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John Wheeler: What would happen if a hurricane remnant were to hit our region?

Weakened remnants of hurricanes and tropical systems have historically moved across portions of the Midwest.

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FARGO — There is one sort of weather the people of our region need not worry about: We are too far from the ocean to be hit by a hurricane. However, the extra-tropical remnants of Tropical Storm Cristobal moved across eastern Iowa and central Wisconsin, eventually fading into nothing near Hudson Bay. Weakened remnants of hurricanes and tropical systems have historically moved across portions of the Midwest and could conceivably pass over the Northern Plains as a low-pressure system.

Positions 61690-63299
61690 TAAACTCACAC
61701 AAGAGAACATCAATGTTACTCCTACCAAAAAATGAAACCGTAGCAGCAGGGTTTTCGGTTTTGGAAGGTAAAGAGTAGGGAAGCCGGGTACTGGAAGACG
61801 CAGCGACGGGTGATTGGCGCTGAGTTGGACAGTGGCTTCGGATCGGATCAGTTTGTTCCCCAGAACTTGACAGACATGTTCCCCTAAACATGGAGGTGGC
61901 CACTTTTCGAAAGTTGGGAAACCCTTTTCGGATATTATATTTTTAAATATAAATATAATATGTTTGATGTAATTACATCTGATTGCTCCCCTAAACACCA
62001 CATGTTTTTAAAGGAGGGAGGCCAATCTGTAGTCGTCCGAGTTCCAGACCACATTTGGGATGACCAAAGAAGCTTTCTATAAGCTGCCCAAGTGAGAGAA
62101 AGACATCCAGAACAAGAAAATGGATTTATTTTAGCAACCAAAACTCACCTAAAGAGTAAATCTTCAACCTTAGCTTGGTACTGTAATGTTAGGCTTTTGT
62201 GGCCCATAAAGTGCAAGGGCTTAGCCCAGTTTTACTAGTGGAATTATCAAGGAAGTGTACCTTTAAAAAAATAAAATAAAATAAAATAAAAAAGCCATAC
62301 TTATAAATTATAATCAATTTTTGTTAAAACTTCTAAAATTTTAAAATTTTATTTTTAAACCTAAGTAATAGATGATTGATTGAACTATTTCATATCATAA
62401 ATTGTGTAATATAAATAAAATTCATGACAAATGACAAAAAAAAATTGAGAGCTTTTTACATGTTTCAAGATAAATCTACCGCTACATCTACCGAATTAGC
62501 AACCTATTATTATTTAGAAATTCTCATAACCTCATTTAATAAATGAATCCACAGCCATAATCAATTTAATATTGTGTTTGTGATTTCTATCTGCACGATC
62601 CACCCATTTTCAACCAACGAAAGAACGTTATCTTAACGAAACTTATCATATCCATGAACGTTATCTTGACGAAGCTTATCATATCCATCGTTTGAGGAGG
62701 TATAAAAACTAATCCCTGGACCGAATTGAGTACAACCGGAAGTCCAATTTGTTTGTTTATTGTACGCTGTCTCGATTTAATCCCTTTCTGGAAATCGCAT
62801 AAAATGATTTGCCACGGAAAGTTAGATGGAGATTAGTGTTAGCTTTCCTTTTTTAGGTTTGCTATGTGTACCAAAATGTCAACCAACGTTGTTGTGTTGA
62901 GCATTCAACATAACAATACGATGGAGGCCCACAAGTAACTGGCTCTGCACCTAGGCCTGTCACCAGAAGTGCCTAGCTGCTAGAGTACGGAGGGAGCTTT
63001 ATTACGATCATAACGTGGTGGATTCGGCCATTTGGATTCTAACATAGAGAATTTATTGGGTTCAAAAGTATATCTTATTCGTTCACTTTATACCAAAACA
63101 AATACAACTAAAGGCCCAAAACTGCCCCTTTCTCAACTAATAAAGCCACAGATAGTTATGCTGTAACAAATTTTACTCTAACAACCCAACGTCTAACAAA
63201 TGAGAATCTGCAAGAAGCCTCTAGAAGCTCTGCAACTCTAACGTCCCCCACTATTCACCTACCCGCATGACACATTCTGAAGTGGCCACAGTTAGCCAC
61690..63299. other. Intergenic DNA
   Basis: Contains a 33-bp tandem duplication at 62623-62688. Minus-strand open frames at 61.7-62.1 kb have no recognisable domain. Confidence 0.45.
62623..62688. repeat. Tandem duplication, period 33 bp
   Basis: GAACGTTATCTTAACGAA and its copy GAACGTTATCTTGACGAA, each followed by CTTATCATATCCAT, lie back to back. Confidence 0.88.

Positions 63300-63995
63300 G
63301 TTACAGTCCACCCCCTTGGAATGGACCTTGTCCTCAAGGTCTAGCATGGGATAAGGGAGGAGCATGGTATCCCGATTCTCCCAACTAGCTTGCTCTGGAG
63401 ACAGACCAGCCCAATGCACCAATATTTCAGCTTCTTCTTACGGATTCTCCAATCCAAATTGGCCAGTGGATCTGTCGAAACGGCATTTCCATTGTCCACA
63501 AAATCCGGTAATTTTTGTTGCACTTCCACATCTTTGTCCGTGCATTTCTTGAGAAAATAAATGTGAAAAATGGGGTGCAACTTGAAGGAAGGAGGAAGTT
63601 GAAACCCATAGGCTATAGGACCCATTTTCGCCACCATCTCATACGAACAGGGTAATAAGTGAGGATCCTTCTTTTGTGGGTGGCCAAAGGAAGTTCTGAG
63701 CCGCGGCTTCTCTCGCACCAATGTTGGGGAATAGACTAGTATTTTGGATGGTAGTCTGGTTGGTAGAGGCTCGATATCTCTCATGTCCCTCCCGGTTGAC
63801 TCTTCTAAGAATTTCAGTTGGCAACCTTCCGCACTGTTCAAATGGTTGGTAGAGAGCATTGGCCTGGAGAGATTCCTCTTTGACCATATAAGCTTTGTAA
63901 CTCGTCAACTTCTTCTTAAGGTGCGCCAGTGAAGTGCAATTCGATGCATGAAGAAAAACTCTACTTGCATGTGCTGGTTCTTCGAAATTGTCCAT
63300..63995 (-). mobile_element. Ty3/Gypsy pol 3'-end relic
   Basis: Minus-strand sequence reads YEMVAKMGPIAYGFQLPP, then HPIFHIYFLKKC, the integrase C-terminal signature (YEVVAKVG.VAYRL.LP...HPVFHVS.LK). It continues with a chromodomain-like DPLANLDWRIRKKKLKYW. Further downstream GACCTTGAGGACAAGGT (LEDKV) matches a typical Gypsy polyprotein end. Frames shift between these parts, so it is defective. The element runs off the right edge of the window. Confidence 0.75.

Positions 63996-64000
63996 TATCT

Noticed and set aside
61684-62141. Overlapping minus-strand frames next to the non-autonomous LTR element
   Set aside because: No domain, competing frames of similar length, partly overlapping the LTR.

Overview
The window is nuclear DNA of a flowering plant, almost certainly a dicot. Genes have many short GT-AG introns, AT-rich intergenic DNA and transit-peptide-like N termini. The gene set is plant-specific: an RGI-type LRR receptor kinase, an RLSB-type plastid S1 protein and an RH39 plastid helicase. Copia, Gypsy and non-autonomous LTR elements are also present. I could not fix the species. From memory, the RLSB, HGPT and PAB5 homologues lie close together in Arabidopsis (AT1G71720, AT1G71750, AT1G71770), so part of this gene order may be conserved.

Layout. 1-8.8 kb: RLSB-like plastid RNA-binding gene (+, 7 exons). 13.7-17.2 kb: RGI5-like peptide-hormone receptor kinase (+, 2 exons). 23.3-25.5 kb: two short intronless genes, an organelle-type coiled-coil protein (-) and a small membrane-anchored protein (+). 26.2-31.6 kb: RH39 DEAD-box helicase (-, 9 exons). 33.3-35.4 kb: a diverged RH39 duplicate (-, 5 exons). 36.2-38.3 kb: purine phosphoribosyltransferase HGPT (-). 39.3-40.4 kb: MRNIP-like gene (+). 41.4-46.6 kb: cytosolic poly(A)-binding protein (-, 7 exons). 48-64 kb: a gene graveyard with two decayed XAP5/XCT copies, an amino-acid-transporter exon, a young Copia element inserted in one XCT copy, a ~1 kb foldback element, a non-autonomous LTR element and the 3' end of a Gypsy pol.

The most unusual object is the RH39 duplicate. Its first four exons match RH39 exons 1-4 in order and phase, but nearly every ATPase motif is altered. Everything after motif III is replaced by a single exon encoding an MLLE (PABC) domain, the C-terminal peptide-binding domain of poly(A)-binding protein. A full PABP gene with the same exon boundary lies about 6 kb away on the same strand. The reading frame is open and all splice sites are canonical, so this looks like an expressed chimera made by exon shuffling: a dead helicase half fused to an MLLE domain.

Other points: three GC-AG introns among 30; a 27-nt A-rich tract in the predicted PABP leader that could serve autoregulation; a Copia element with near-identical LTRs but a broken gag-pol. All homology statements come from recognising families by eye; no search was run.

Such a storm, if it remained relatively strong, could still be capable of heavy rainfall and very blustery winds lasting for many hours. Flooding and power outages would be a worst-case scenario. A relatively weak tropical storm remnant might only bring a day or two of clouds and light showers along with an observable wind circulation and humidity unusually high for autumn here in the North.

Related Topics: WEATHER
John Wheeler is Chief Meteorologist for WDAY, a position he has had since May of 1985. Wheeler grew up in the South, in Louisiana and Alabama, and cites his family's move to the Midwest as important to developing his fascination with weather and climate. Wheeler lived in Wisconsin and Iowa as a teenager. He attended Iowa State University and achieved a B.S. degree in Meteorology in 1984. Wheeler worked about a year at WOI-TV in central Iowa before moving to Fargo and WDAY..
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